Today in History News Report for January 8, 2013
In our top story today there is disturbing news coming from the forbidden kingdom. (307) Jin Huidi, the Chinese Emperor (Jin Dynasty) has been found dead. Initial reports say that he has been poisoned. His regent has been named as a person of interest. His son Jin Huaidi has been reported to have been named his successor. It is unclear how this will effect the Empire, the Emperor had only been a figurehead since he only the had the IQ of a young child (sounds like a lot of our politicians), and a series of regents had performed the day to day duties of running the country. There are already several factions vying for power.
In another change of rulers, Monaco has a new King tonight (1297) as François Grimaldi, disguised as monk, lead his mercenary army to capture the fortress protecting the Rock of Monaco, establishing his family as the rulers of Monaco though his hold on the country is tentative. His cousins large family is looking to relocate to the country.
Due to a lack of communication British and American forces fought a major battle for the city of New Orleans (1815) after a treaty ending the war had already been signed. Andrew Jackson led a strange group of bedfellows, Regular Army, Militia, Pirates, Slaves and local volunteers, to victory over the British. Fortunately, for our young country victory had been achieved, it would have been quite embarrassing to lose a war we had already won.
In economic news the federal government has paid off all of its debts (1835), thus placing the national debt at 0 (for the only time). Now that we have paid off all our debts it should be no problem maintaining balanced budgets and staying out of debt.
Good news from the Montana Territory. Renegade Indian Chief Crazy Horse and his warriors have been defeated in a battle near Wolf Mountain (1877). General Crook has taken renegade prisoner and is sending his to the Nebraska Territory to be imprisoned. Do not expect Crazy Horse to take this well.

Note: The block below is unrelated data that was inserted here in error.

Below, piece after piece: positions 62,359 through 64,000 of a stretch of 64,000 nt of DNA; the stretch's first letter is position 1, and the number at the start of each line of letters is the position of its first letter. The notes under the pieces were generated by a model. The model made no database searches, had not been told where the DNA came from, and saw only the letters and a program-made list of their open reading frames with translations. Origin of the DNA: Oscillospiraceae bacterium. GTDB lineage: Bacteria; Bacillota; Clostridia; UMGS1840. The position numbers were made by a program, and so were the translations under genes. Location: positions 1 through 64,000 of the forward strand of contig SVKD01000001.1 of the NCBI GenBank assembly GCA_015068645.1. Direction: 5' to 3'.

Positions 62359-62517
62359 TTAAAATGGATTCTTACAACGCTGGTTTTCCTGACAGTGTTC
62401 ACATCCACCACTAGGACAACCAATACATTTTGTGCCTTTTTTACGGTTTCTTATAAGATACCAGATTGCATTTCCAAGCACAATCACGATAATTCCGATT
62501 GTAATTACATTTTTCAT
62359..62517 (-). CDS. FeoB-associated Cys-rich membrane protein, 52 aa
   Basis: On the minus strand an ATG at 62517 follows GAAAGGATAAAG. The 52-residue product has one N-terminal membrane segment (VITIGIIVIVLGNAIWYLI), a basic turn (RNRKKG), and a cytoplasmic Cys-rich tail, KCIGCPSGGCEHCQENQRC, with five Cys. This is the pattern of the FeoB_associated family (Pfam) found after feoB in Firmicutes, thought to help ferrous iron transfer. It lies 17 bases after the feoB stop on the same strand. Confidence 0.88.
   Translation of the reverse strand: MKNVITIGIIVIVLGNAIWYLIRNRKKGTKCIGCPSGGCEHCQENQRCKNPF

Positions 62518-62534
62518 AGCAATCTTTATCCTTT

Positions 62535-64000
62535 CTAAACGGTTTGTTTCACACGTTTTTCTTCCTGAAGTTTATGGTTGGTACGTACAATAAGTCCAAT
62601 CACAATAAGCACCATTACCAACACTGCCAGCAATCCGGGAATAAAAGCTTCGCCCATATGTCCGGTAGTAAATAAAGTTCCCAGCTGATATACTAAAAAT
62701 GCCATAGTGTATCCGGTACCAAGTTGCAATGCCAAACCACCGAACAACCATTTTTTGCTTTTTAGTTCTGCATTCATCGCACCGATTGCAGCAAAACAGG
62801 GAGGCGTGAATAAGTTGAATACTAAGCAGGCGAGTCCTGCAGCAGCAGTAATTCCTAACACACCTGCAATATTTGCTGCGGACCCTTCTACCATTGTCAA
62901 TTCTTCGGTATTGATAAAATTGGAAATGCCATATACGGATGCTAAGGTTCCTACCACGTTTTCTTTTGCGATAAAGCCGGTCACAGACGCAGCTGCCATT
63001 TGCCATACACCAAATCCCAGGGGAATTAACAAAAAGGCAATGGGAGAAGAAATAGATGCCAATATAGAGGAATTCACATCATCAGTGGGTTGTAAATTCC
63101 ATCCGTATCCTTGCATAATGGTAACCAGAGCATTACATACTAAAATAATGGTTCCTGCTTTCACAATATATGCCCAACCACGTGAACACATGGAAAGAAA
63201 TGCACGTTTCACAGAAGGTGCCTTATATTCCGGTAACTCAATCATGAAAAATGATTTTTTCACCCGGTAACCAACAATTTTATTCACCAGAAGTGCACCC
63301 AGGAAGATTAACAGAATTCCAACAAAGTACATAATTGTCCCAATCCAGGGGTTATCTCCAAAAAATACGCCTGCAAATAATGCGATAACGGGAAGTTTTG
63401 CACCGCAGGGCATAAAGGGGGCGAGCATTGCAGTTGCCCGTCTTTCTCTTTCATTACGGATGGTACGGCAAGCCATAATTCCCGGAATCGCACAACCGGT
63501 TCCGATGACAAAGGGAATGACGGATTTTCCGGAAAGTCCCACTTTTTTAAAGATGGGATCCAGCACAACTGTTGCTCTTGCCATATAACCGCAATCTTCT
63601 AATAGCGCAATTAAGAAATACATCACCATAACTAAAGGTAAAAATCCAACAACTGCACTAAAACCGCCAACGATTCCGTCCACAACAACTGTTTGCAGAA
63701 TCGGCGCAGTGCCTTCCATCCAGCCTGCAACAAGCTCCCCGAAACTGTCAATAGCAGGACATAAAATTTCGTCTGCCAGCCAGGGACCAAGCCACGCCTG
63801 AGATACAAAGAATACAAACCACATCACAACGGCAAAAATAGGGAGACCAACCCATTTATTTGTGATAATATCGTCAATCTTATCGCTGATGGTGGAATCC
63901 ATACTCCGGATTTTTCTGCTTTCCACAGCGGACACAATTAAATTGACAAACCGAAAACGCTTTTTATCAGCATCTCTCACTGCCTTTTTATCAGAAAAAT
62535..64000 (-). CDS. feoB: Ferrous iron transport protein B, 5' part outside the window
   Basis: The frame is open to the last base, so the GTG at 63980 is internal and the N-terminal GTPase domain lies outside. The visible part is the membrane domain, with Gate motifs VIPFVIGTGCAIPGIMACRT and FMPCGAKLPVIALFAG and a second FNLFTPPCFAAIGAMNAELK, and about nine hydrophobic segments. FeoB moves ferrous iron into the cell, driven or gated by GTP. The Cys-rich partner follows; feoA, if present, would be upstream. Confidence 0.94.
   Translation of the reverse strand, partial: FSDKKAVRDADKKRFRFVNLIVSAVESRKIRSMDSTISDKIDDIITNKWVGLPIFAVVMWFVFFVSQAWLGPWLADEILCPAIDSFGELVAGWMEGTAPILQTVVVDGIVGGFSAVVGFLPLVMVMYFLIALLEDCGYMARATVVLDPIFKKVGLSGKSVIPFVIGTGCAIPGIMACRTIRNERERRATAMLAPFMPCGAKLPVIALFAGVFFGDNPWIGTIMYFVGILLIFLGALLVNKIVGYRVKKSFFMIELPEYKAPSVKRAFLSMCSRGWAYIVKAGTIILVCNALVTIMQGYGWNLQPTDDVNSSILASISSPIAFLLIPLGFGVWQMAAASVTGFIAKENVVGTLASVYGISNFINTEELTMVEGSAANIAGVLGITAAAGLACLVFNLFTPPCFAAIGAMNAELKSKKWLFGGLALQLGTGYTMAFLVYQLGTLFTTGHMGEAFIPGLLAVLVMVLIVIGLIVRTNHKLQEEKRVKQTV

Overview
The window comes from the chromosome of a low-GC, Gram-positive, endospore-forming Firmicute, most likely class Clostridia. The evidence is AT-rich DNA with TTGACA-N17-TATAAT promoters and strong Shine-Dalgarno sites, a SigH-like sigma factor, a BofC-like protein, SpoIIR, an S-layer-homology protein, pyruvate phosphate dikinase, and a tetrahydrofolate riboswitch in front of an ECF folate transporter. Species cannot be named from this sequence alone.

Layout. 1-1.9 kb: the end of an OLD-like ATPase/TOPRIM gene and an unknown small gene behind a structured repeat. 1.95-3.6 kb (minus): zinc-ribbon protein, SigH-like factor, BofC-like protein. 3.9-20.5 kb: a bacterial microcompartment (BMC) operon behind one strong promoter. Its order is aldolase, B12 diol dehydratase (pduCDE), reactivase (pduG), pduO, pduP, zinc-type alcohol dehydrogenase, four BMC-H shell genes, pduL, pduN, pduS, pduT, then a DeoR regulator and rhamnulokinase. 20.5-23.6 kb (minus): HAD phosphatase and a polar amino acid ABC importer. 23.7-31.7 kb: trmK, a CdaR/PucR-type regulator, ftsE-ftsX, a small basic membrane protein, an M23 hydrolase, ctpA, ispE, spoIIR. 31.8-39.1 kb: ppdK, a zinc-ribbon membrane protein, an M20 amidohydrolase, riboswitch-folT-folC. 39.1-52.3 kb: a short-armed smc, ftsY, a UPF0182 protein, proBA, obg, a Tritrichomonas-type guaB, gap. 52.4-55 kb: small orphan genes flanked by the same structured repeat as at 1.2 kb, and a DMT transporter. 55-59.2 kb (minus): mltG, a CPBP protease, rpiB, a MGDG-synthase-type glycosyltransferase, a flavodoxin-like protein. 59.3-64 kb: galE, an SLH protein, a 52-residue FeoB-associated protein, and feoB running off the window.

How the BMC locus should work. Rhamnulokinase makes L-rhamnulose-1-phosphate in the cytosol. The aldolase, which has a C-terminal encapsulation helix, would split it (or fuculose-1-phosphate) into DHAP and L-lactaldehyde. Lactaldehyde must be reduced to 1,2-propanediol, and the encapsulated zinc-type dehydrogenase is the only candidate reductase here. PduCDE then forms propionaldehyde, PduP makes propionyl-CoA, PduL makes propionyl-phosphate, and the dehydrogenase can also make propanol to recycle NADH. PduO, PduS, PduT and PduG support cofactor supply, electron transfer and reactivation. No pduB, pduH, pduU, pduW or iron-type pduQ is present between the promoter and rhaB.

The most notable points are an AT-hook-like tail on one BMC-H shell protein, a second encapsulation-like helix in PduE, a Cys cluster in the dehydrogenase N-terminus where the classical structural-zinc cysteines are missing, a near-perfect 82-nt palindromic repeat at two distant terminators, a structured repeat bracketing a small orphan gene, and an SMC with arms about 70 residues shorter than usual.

Culture has taken a step upward In Chicago (1904) where the Blackstone Library, the first branch library of the Chicago Public Library (est. 1873), is dedicated, This is expected only be the first of 79 branches. Feel sorry for their delivery' drivers.
With the turn of the tide of the war in the allies favor with the American Army joining the Allied cause, President Woodrow Wilson announces his "Fourteen Points" for the aftermath of the Great War (1918). It is hoped that this will help bring Germany to the peace table and end war for all time.
Another report of possible alien visitors (1981), this time a farmer in Trans-en-Provence, France, claimed to have visited by a strange craft. Police collecting evidence say that this is "perhaps the most completely and carefully documented sighting of all time". All I have to say is that the story did come from a French farmer.
Hard to believe that it has been two years (2011) since Arizona congresswoman Gabrielle Giffords was wounded in an attempted assassination and subsequent shooting in Casas Adobes, Arizona at a Safeway grocery store, 6 other people were killed and 13 wounded. Seems to me that we need to take a closer look at our Psychiatric evaluation system.
1821 – James Longstreet - Confederate General and diplomat; and former United States Minister to the Ottoman Empire. No, Longstreet Theater in Columbia, South Carolina was not named for him. Due to his post war reputation I doubt there is anything named for him in Columbia.
1821 - W.H.L. Wallace - Union General, considered to be one of the Union's best, but was unfortunately killed at the Battle of Shiloh. That seems to happen to a lot of the good ones.
1862 - Frank Nelson Doubleday - Publisher. Helps keep us in business.
1909 - Evelyn Wood - Reading specialist. If you can count to three while reading this you are entirely too slow.
To wrap our report today is Bubble Bath Day! People have been enjoying warm baths for thousands of years. In Ancient Rome, bathing at a public facility was part of the daily routine for most citizens. A trip to the Roman baths might include a dip in the caldarium (hot tub), a brief break in the laconicum (sauna), and a refreshing swim in the frigidarium (cold pool). Up until the late 1940s, the average American bathed once a week for personal hygiene. Today, a daily shower is standard, but it’s important to indulge in a luxurious soak every once in a while. A bubble bath can help open up your pores, cleanse your skin, and relax muscles. (Punchbowl.com)
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